You’ll find thousands of folks online saying that you can setup WordPress yourself in just minutes. And, they’re right. What you can’t do is set it up with full security using that method. Here are a few tips to help you protect your site from getting hacked, and the one question to ask folks who say you don’t need to worry about it.
Site Security Matters More than You Realize
Besides the inconvenience of having your site hacked, Google could slap a “don’t go to this site” type label on search results showing your site for a while. Try getting traffic with that warning popping up in the search engines. Plus, see what it does for the hard-earned reputation you’ve acquired as a trusted source. (Read Google Insists You Take Website Security Seriously.)
About this Post
This is not a quick, generic post about how to do your own site security. If you’ve read BlogAid for long, you know that I only post the real skinny, not fluff. If you’re serious about site security, then this is the post for you. And, if it saves your site, you won’t care that it took three minutes to read instead of one.
Ask This First
It’s a good idea to vet the experience of the person giving you advice on anything, especially online security. Here’s the top question you’ll want to ask the advisor. Have they ever helped anyone recover their site from being hacked? If not, consider following the advice of someone who has, who knows the security holes, plus how to fix them.
With all of the recent server attacks, (read Why so Many Websites Have Been Down Lately) you’d think host providers would make website security mandatory, but they don’t. Only recently have the top hosting companies begun to provide medium-level security for their DIY WordPress installations.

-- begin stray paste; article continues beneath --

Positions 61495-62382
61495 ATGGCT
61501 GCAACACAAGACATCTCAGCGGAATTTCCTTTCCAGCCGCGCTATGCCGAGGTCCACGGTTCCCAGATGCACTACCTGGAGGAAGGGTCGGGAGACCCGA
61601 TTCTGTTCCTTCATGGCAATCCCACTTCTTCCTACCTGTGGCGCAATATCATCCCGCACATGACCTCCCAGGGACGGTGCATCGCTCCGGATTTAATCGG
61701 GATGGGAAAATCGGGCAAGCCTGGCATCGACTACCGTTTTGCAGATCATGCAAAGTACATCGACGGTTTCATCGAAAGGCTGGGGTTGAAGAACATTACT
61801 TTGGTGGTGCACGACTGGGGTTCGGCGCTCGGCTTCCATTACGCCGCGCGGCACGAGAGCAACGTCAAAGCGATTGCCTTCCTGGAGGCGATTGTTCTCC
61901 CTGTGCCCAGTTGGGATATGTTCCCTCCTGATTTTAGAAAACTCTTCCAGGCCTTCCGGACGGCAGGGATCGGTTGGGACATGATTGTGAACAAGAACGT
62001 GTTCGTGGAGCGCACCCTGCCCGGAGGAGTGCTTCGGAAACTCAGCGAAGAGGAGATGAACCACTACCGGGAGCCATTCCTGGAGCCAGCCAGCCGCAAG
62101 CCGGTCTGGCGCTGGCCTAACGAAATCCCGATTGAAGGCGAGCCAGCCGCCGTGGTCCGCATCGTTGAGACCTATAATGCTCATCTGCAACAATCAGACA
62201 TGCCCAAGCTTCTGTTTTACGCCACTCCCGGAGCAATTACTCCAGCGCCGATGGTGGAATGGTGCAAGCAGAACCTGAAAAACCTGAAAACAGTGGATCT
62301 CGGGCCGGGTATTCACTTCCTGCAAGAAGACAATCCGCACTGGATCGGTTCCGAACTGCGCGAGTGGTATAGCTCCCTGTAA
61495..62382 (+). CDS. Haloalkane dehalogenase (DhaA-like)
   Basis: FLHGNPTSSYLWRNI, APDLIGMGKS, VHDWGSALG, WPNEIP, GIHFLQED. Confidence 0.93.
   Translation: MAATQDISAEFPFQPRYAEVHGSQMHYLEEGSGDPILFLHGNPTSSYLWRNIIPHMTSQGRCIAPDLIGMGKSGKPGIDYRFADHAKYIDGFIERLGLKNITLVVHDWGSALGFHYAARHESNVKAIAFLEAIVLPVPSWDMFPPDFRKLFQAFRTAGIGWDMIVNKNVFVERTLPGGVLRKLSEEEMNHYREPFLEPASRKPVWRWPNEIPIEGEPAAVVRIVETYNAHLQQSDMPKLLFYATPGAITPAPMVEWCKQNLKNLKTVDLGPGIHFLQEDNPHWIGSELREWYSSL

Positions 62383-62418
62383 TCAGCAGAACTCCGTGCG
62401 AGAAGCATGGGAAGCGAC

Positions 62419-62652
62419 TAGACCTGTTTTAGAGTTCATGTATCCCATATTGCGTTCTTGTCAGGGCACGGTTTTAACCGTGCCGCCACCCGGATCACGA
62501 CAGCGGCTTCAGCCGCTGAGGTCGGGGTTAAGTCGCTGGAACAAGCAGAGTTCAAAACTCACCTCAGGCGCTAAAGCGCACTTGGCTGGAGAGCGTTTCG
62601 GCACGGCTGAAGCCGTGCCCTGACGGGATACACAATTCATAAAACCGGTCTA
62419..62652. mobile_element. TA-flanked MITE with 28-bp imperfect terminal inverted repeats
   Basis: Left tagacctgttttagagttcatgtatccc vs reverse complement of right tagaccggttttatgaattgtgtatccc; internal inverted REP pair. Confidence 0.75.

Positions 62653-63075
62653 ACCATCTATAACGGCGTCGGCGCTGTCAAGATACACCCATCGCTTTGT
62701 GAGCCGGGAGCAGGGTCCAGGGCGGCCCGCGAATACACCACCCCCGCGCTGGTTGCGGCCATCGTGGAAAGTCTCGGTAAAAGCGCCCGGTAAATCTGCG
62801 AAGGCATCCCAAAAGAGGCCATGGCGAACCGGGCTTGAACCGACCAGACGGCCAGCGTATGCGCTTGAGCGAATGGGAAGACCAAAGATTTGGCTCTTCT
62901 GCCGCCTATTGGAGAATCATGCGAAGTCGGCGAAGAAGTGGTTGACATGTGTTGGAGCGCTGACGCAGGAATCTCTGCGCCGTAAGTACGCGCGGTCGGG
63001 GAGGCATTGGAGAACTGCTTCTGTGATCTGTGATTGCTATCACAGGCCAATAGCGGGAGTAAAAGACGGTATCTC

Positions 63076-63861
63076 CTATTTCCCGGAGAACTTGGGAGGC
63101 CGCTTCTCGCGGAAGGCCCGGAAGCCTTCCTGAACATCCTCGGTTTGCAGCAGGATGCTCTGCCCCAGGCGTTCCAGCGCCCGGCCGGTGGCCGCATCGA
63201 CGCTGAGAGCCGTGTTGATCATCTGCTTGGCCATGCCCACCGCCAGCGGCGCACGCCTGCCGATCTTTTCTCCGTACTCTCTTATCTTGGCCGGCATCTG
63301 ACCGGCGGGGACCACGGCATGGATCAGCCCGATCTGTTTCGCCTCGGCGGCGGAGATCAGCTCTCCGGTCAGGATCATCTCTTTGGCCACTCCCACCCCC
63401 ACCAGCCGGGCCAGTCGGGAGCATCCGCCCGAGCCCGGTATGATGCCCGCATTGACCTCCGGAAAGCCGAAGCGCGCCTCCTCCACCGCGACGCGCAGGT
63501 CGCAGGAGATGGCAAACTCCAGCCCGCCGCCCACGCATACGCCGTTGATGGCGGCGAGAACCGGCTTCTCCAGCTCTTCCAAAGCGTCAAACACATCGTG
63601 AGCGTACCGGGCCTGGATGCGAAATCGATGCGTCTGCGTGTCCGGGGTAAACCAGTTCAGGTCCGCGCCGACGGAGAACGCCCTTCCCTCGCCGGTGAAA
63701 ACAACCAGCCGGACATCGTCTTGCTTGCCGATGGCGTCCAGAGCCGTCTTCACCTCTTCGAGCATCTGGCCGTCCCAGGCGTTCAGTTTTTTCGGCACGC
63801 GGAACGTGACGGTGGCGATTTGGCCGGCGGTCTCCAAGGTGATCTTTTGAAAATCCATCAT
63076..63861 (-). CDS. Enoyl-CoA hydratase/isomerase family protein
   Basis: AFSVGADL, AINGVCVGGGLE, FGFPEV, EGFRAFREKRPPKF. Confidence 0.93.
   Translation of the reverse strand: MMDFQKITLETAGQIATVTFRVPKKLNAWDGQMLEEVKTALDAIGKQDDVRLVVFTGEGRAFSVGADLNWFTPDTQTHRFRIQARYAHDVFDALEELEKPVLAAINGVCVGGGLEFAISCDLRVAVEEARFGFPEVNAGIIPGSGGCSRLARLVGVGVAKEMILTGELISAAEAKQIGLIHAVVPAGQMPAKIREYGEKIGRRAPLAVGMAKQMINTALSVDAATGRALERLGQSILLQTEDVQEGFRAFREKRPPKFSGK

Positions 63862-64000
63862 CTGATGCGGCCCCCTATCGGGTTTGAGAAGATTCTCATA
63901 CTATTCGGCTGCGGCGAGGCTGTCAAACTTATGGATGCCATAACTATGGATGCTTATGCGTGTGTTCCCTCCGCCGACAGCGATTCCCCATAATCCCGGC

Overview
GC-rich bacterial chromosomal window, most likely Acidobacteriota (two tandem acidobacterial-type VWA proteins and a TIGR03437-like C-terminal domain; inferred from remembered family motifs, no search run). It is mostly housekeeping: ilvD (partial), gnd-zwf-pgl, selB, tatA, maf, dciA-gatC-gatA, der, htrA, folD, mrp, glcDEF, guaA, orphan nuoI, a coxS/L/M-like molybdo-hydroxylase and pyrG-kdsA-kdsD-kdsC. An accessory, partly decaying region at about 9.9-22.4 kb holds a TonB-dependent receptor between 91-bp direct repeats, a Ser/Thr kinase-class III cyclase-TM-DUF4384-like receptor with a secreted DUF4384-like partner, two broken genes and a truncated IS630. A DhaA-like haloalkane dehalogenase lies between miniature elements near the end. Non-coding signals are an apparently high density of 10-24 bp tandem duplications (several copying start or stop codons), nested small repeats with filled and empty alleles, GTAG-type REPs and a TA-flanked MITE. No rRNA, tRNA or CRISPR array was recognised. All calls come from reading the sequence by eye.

You can do it yourself using the step-by-step installation guide they provide, but you may not know the best answers to some of the questions and blanks you’ll need to fill in along the way. And, it’s still not all the security you need but is far better than what hosts have offered to date.
It’s Better the First Time
It’s cheaper and easier to do a fully secure WordPress installation at the start than it is to fix a non-secure installation later. However, it’s better to fix an installation than to just keep hoping your site will be safe.
The other day, I was doing a screen share session with an established site owner and saw three ways to easily hack the site, and that was just during the few seconds it took them to log in and land on the Dashboard page.
Does Your Site Invite Hackers?
Some sites actually advertise they have vulnerabilities on every blog post they make. (Read Invite Hackers and Shun Viewers with Bad Meta Data.) It’s easy to fix this problem by creating a new user. Getting rid of the meta data altogether gets into the code a little more, but can be done by a geek or theme customizer.
There are several security plugins for WordPress that offer some protection, but not full protection. And, they come in different flavors.
Some attempt to protect the files that a properly configured .htaccess file protects. These include the files that contain your database passwords and login info. Unfortunately, not all hosts allow this plugin to do its thing. Better to have a geek modify the .htaccess file the right way.
Some plugins simply limit the number of login attempts that can be made on your site. They actually work very well, but that is only one entry point to your site for hackers to exploit. Such plugins can make a good addition to your total security setup, but there are other ways of doing it even more securely in the code, especially if you are the only admin for the site.
Firewall plugins protect your site from unauthorized uploads. Just try to get an image into your Media Library with that turned on. The ones I tried were more trouble than they were worth. But, plugins are always improving and that may have changed. I’ve just found better ways to protect the site without this type of plugin. And, the really good firewalls cost money and come from the host.